Shearing sports face challenges
THE shearing sports calendar has lost two more shows with the cancellation of both the Kaikoura A&P Show shearing and the Pre Shears Woolhandling Championships.
The Kaikoura Shears were to have been held on February 22, the cancellation confirmed by Shearing Sports New Zealand South Island committee deputy chairman and judges examiner Paul Harris.
Pre Shears Woolhandling organiser Mori Gibbs confirmed the cancellation of that event which was to have been held on March 3, the day before the opening of the 60th Golden Shears in Masterton.
The North Island Senior and Junior woolhandling circuit finals will now be held at Apiti on February 29.
The cancellations follow the loss of the shearing from the Tauranga show which in the past had been held in mid-January.
With a rare five Saturdays in February, a Leap Year phenomenon that has not otherwise happened since 1976, the Kaikoura cancellation means there will be no shearing or woolhandling competitions in New Zealand on the weekend of February 22-23.
The number of competitions throughout the country this season from the start of October to mid-April is now down to 57, the lowest number in more than 35 years.
When Shearing Sports New Zealand was established in 1992, rebranding the previous National Shearing and Woolhandling Committee, there were 87 competitions throughout New Zealand. There were 63 a decade ago in 2009-2010.
“Dwindling sheep numbers have been a factor, but not the only factor”, said Shearing Sports New Zealand chairman Sir David Fagan.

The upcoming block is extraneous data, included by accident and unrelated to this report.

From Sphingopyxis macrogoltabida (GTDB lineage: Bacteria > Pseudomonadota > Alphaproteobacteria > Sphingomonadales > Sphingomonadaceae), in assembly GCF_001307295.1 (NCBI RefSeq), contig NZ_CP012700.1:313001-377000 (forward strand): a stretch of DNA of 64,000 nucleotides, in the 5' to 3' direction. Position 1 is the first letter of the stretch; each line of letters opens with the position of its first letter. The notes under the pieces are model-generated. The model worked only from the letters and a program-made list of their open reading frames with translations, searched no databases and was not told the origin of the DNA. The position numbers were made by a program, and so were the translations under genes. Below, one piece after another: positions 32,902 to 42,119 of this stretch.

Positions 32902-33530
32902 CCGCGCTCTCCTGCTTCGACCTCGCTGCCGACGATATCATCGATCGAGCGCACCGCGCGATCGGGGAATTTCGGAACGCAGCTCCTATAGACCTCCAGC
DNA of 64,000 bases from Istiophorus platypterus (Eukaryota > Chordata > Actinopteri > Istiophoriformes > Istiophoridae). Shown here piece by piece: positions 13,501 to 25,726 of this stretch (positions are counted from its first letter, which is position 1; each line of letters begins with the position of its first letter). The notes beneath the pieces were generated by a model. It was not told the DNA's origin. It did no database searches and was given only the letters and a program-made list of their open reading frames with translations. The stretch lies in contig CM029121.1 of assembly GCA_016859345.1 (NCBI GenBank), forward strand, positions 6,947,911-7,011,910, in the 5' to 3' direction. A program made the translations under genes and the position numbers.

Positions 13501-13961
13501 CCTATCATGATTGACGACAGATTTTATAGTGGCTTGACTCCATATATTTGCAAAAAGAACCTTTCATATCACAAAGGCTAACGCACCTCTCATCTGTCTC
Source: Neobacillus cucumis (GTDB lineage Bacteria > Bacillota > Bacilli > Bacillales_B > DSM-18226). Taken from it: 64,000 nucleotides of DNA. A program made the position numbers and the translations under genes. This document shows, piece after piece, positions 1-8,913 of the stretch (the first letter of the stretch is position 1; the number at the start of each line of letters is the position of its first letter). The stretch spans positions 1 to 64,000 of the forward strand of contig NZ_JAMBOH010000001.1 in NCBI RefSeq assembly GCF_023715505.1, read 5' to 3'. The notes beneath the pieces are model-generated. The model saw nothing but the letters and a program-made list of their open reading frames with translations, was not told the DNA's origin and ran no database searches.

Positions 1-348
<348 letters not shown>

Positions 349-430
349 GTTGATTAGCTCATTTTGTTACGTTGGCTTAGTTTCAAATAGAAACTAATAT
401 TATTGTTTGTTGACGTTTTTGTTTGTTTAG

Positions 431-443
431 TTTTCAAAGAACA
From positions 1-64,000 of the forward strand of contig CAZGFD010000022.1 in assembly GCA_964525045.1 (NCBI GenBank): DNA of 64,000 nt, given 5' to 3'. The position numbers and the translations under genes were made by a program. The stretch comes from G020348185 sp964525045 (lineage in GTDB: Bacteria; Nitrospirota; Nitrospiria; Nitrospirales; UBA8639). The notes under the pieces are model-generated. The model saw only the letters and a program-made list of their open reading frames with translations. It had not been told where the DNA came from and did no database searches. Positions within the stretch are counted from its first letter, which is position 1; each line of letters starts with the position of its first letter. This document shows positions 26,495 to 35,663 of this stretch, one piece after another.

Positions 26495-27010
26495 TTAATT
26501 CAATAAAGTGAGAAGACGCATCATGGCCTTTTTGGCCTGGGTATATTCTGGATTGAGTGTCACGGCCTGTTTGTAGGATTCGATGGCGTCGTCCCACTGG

The sheep numbers peaked at 70 million in the 1980s and dropped to the 27.4 million quoted in a Beef and Lamb NZ stock survey last year, but the New Zealand Shearing Contractors Association said that with many sheep shorn twice, the numbers shorn each year total about 50 million.
“Shearing is still a very important part of the New Zealand economy, and the shearing and woolhandling competitions are a very important part of maintaining the woolshed quality,” Sir David said.
“But the biggest issue is competitions committee membership, in particular the need for younger people in the shearing, farming and associated communities to step-up to help organise the events.”
Sir David said most run well “on the day” as the fraternity regathers on a weekly basis throughout the summer, with many officals and competitors travelling thousands of kilometres over the six months to help the competitions survive.
“It is disappointing to see some competitions go by the board,” he said. “Very rarely do they start-up again once they've stopped.
“It doesn't matter if it's small competitions or big competitions, they've all had their struggles at some time,” he said.
“All competitions need to get young people coming through on their committees,” he said.
“It is hard, everyone seems to be too busy, but those that do are working well.”